CHARLOTTE, N.C. — Jibrill Hough says the Islamic Center is a safe place for him. That's why when they receive hate mail, he feels like intruders are invading this sacred space with hateful words and threats of violence. 

Hough says he's prayed her since it opened. 

What You Need To Know

  • Representatives from The Islamic Center of Charlotte said they got hate emails a few times a year that they usually brush off

  • But they say an email claiming to be from "Satan's Chosen son" feels too planned-out and threatening

  • The community reached out to the FBI for help. They said they feel like the response is a double standard 

"I think it was like 1993. It's probably the oldest Masjid in Charlotte," Hough said. 

Jibril wasn't born Muslim. He converted 30 years ago at age 24 after finding a religion he said aligned with his activism. 

"It gave me a peace. It gave me a purpose. Not only was I standing up for racist issues, I was standing up for Muslim issues," he said. 

Now, 30 years later, he serves as the spokesperson for the center. Jibril says he's fighting against hateful messages targeting Muslims.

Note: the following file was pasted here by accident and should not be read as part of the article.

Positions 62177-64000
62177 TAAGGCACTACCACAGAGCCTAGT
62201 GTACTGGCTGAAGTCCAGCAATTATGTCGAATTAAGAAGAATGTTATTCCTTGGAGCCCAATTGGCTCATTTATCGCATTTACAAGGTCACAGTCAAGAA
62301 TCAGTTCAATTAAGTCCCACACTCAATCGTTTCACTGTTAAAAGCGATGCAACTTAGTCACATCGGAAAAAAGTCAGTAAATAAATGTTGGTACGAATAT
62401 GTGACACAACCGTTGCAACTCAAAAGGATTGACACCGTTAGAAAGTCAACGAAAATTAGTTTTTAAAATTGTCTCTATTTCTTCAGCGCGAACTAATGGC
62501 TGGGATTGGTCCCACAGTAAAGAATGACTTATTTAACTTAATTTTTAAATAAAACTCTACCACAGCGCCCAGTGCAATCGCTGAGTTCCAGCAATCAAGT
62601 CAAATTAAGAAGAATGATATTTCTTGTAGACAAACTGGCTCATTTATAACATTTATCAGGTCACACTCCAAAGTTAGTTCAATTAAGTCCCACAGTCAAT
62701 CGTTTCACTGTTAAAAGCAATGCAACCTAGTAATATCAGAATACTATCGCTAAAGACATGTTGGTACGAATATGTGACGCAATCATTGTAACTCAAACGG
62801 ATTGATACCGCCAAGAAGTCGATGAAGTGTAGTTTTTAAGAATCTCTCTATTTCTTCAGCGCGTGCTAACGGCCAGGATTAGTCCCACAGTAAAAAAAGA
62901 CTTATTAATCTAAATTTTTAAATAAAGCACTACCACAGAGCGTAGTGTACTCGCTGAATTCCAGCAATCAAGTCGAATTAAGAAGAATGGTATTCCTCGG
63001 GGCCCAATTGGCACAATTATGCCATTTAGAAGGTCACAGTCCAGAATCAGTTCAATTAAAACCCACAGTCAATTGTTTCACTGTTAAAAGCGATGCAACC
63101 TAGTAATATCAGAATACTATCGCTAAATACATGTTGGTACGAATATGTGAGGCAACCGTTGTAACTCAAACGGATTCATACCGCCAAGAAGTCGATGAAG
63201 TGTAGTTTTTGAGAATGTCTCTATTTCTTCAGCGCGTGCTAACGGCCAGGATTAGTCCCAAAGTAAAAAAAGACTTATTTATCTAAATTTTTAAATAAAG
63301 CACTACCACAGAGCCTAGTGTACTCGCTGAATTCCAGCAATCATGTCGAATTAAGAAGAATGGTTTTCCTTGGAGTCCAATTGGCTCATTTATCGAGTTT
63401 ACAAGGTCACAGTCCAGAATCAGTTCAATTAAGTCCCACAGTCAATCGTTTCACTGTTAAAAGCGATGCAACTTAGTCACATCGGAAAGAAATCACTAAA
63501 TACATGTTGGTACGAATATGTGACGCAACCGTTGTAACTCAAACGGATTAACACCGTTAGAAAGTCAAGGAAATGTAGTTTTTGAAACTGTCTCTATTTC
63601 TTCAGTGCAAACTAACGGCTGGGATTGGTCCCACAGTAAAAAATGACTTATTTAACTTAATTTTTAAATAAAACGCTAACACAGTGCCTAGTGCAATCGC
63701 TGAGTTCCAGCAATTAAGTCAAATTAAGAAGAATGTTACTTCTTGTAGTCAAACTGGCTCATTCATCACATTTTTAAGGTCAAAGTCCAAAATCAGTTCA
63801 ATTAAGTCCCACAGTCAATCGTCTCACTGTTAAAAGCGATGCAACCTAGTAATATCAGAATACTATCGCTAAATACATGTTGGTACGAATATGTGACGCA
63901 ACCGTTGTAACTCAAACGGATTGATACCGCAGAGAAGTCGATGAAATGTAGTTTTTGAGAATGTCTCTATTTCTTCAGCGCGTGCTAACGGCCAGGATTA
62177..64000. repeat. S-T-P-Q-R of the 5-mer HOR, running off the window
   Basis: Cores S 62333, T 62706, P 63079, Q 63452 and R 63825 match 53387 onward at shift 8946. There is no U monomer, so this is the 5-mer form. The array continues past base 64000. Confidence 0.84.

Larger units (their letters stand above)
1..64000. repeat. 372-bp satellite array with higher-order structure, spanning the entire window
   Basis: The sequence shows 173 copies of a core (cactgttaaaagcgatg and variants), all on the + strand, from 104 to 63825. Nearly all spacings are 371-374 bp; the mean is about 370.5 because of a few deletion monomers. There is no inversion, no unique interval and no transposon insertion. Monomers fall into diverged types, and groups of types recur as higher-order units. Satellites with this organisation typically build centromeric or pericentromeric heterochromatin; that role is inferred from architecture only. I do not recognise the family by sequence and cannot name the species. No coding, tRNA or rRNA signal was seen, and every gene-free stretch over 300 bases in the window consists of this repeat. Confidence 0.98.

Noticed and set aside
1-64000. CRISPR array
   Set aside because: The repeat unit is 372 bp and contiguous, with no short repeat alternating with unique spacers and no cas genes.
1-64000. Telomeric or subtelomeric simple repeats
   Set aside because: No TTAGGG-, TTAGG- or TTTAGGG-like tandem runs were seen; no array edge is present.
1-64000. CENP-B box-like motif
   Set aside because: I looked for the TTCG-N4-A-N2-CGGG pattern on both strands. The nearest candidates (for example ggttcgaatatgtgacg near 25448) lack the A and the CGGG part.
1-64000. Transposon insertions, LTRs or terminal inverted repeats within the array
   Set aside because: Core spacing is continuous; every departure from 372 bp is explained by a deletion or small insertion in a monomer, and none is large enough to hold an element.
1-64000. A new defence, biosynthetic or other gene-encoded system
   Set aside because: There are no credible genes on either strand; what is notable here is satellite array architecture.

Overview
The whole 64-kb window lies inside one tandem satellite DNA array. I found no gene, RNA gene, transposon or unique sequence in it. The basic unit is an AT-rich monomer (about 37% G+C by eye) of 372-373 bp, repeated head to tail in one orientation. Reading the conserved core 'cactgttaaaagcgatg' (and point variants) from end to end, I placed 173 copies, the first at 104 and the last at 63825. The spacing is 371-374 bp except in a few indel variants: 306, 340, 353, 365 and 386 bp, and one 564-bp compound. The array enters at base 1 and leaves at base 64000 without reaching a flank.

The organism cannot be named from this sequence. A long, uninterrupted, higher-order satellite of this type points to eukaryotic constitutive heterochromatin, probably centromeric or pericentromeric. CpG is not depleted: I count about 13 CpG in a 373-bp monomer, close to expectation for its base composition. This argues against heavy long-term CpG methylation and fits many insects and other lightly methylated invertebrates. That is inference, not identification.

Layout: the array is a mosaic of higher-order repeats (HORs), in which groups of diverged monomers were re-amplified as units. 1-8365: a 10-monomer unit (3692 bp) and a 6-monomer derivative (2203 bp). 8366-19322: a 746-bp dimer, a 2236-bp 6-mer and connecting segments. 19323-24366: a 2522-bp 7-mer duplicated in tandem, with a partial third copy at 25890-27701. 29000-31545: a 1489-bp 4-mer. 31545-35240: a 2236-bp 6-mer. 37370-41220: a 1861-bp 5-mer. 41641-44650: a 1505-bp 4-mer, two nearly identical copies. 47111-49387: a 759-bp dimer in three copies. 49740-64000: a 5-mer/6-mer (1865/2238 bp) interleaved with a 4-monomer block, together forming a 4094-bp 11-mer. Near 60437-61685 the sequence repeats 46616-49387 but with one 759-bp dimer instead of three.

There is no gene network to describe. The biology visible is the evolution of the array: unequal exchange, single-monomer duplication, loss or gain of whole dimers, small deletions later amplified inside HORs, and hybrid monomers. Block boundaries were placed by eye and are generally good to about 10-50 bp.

"From time to time, we get emails and voicemails - people who pretty much don't like Muslims, they might say something short," Hough said. 

But Hough said recently a message got more intense. So much so, he sent it to local police and the FBI. 

"He says he's the son of Satan. No FBI, no mayor, no president can stop me," Hough said, reading the email. "He's intent on wiping us out from here to Bahrain."

Hough said the FBI told him there was not enough of a threat to pursue the sender. 

But he feels there's a double standard when it comes to addressing threats of any kind against the Muslim community. 

"I believe this is someone who should be taken seriously. If it's a Muslim, in five minutes, they'll tell you everywhere he's prayed, his family lineage, his school of thought, what he had for dinner that night," Hough said. 

Jibril said he's not asking for special treatment, but rather equal treatment. 

"We have to fight for justice everywhere. All of us deserve equal treatment under the law," Hough said. 

Spectrum News 1 reached out to the Charlotte Office of the FBI, and they said the email did not appear to be a federal crime, but that does not mean they will not attemp to identify who wrote the email and make contact with them.

They also sent Spectrum News 1 a statement saying:

"No matter how offensive to some, we are keenly aware that expressing views is not a crime by itself and that the protections afforded under the Constitution cannot be compromised. Non-threatening hate conduct is protected by the First Amendment and the FBI does not investigation [SIC] that conduct."